After the initial hands-on review of the Artillery Sidewinder X2 I started upgrading the 3d printer. I installed rod stabilizers and brackets to eliminate the Z-wobble and I changed the firmware from Marlin to Klipper. Now is the time for a more advanced upgrade. In this article, I will share my experience in replacing the stock printhead with Voron Stealthburner and Clockwork2 direct extruder.
What are the benefits of implementing the Stealthburner?
The stock printhead is great. I had around 200 print hours with it and it delivered consistent print quality. There were just 2 irritating things. It is relatively heavy, which limits the speed to around 50mm/s in order to get decent quality. Second, the part cooling was poor. I had a third reason to switch to the Stealthburner – minimize the maintenance cost by standardizing the spare parts on my 6 printers (4 Vorons, CR-10 already converted to Voron printhead, and this one).
The benefits of this upgrade are:
- Lighter direct printhead. The round pancake stepper is lighter than the stock one + a heavy metal mount is eliminated.
- Better extruder. The Clockwork2 direct extruder is equipped with dual drive gears.
- Better part cooling. Note: for best cooling, use a performance 5015 fan. There are many low-quality 5015 fans selling on the web, that may not deliver a boost in cooling performance.
- Choice of hotends. Dragon, Phaetus BMO/BMS/Rapido, E3D Revo/V6, etc. Personally, I use V6 from Trianglelab and I buy separately the heatsink, the heatbreak, the heater block and the nozzle. This setup is reliable, cost-optimized, and allows me to go up to 280 C with standard thermistor, and much higher with HT thermistor.
- Badass look. Though I personally prefer the clean design of the original Voron Afterburner, most people think the futuristic Stealthburner is looking better. It is equipped with 3 internal RGB or RGBW LEDs (1 in the center, 2 at the nozzle) and it certainly gives a kind of uniqueness to the machine.
How to upgrade the SW-X2 with the Stealthburner?
My adaptation for the X2 consists in designing mounts for the Stealth Burner and for the original Artillery toolhead PCB. You can download these parts from Thingiverse.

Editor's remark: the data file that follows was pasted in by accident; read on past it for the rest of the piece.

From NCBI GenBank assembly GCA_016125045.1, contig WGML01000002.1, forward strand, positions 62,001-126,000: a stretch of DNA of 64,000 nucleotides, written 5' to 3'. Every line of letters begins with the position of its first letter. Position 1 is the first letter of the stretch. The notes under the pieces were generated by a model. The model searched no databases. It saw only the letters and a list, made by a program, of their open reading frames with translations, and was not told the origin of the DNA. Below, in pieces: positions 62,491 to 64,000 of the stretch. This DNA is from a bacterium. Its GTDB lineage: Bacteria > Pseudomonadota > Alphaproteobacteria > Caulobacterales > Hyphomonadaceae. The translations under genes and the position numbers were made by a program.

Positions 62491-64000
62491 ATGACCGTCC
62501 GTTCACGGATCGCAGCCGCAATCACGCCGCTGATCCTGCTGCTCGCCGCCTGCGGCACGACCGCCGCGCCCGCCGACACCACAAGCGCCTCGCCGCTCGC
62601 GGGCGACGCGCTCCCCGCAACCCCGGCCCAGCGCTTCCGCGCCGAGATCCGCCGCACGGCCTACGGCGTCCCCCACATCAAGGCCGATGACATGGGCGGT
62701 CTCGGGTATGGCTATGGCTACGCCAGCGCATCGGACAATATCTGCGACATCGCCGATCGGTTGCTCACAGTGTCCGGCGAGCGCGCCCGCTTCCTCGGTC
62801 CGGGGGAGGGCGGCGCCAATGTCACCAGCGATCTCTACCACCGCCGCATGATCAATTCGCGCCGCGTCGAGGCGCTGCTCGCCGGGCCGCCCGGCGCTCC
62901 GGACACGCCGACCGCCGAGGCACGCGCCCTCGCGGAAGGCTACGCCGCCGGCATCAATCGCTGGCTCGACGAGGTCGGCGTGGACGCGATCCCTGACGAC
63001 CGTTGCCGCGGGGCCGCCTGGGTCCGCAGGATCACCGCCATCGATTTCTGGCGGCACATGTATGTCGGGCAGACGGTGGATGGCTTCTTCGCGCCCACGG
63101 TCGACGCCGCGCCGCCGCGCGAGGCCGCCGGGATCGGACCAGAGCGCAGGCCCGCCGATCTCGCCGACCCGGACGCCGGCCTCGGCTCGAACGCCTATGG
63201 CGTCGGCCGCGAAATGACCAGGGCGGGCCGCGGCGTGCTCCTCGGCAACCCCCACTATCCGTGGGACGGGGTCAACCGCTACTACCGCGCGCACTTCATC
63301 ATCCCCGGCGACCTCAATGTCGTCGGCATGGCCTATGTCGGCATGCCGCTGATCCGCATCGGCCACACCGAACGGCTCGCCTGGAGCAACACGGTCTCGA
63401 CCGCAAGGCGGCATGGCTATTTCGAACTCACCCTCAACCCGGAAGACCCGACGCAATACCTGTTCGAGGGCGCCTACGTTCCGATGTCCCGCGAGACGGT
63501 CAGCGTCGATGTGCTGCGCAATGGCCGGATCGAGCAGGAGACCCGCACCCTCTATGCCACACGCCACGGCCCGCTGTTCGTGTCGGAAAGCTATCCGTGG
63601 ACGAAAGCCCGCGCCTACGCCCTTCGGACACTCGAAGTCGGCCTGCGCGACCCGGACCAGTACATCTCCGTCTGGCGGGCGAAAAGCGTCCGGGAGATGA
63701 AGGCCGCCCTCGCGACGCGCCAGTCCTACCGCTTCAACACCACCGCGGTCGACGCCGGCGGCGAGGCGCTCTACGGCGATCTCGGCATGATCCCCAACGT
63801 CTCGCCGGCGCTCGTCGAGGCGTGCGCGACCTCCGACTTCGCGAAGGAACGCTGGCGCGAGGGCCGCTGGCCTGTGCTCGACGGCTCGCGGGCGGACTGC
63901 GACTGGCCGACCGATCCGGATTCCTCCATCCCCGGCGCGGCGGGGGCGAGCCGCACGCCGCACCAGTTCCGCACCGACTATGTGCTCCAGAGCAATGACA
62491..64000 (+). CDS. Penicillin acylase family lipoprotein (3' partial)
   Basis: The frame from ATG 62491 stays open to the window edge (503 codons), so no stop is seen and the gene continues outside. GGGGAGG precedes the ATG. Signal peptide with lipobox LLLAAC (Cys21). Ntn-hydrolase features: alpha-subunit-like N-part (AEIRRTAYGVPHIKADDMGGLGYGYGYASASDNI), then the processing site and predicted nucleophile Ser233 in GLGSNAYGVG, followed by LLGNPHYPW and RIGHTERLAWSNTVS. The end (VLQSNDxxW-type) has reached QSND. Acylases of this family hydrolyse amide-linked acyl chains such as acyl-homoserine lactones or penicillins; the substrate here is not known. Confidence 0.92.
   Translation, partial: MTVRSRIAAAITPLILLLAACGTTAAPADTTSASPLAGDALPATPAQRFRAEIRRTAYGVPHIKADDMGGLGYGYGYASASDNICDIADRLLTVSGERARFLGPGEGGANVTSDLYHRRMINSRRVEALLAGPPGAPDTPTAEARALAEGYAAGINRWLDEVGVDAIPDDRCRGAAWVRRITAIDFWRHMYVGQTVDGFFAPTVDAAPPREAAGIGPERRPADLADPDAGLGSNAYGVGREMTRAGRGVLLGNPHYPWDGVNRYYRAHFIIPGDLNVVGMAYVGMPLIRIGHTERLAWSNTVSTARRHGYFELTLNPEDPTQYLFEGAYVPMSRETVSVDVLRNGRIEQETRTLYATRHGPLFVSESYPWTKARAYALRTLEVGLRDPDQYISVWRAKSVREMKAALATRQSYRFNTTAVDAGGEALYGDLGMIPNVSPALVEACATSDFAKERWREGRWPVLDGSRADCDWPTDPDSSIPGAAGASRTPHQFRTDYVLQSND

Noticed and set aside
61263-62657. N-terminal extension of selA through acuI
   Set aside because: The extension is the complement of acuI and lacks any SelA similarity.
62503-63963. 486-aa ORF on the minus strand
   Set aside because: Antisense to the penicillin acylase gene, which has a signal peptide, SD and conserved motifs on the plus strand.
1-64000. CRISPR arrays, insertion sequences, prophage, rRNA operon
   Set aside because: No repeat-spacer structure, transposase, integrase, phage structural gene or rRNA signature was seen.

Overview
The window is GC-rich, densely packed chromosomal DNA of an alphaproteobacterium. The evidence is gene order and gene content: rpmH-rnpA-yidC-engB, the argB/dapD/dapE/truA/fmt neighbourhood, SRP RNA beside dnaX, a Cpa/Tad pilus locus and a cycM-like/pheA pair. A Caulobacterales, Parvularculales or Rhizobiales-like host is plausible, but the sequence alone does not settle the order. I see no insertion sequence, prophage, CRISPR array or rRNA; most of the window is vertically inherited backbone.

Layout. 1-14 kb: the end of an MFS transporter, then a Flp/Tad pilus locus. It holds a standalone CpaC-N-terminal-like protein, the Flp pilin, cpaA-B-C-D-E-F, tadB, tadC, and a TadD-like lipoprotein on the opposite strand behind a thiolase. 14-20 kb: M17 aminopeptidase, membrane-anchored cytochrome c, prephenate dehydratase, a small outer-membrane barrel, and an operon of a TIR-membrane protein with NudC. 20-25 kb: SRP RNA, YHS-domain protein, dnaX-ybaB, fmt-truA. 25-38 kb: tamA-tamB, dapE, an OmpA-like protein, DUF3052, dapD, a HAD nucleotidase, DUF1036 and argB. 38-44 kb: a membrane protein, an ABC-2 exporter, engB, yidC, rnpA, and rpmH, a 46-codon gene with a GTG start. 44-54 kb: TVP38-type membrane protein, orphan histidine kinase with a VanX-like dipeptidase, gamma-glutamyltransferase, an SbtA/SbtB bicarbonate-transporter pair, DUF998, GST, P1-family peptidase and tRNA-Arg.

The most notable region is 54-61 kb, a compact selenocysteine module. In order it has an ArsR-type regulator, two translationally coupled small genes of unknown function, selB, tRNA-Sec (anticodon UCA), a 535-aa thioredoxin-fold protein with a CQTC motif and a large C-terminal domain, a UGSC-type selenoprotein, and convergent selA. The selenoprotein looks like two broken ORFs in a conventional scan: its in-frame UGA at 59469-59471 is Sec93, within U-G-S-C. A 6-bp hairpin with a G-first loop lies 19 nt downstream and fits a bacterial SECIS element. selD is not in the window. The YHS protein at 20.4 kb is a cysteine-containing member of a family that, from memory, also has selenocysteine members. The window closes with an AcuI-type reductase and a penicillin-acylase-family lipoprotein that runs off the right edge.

All other components are the standard ones and you can download the STLs from Voron’s GitHub. Voron provides also an assembly manual and Klipper macros for the RGB lighting. The Stealth Burner is still in beta at the time of writing, but the mount should be compatible with any version of it.
In addition to what is specified by Voron in their assembly manual, you will need some extra screws.
2 x 35mm M5 bolts for the V-wheels (I cut 40mm bolts).
2 x 20mm M3 bolts for attaching the PCB holder and spacer to the adapter mount.
6 x 10mm M3 bolts and 6 x M3 nuts for attaching the PCB and the strain relief bracket.
1 or 2 x 6mm M3 bolts for attaching the stock touch probe (I used just one screw).
If you are not equipped for soldering the LEDs check this pre-soldered solution. I personally haven’t tested it and you may need to extend/shorten some wires, but the most difficult is done.
My Klipper configuration file
It is possible to adapt the Marlin firmware for the new hardware, however for ease of use, I switched to Klipper a few years back.
On this printer I run Klipper on an old phone with a cracked screen, using the Octoprint port for Android – the Octo4A app. It runs smoothly and allows me to control the printer both from a PC and from the phone. This setup allows me to use Octolapse with the phone camera for producing HD timelapse.
Here is my Klipper configuration file. It is not perfect yet, but If you are interested in this mod, you’ll have a good starting point for your own implementation.
Artillery Sidewinder X2 is selling on:
Is this upgrade worth it? The cost is relatively high (50-60 USD without the cost of the hotend). Although there are some benefits, the stock printhead is performing also well and there is no enormous performance boost.
So, upgrading the SW-X2 with the Stealthburner is for those willing to tinker and play with the machine. On other hand if modding 3d printers for the sole purpose of enhancing/customizing the machine is not your thing, stay stock, this printer is already fine for PLA, PETG and TPU.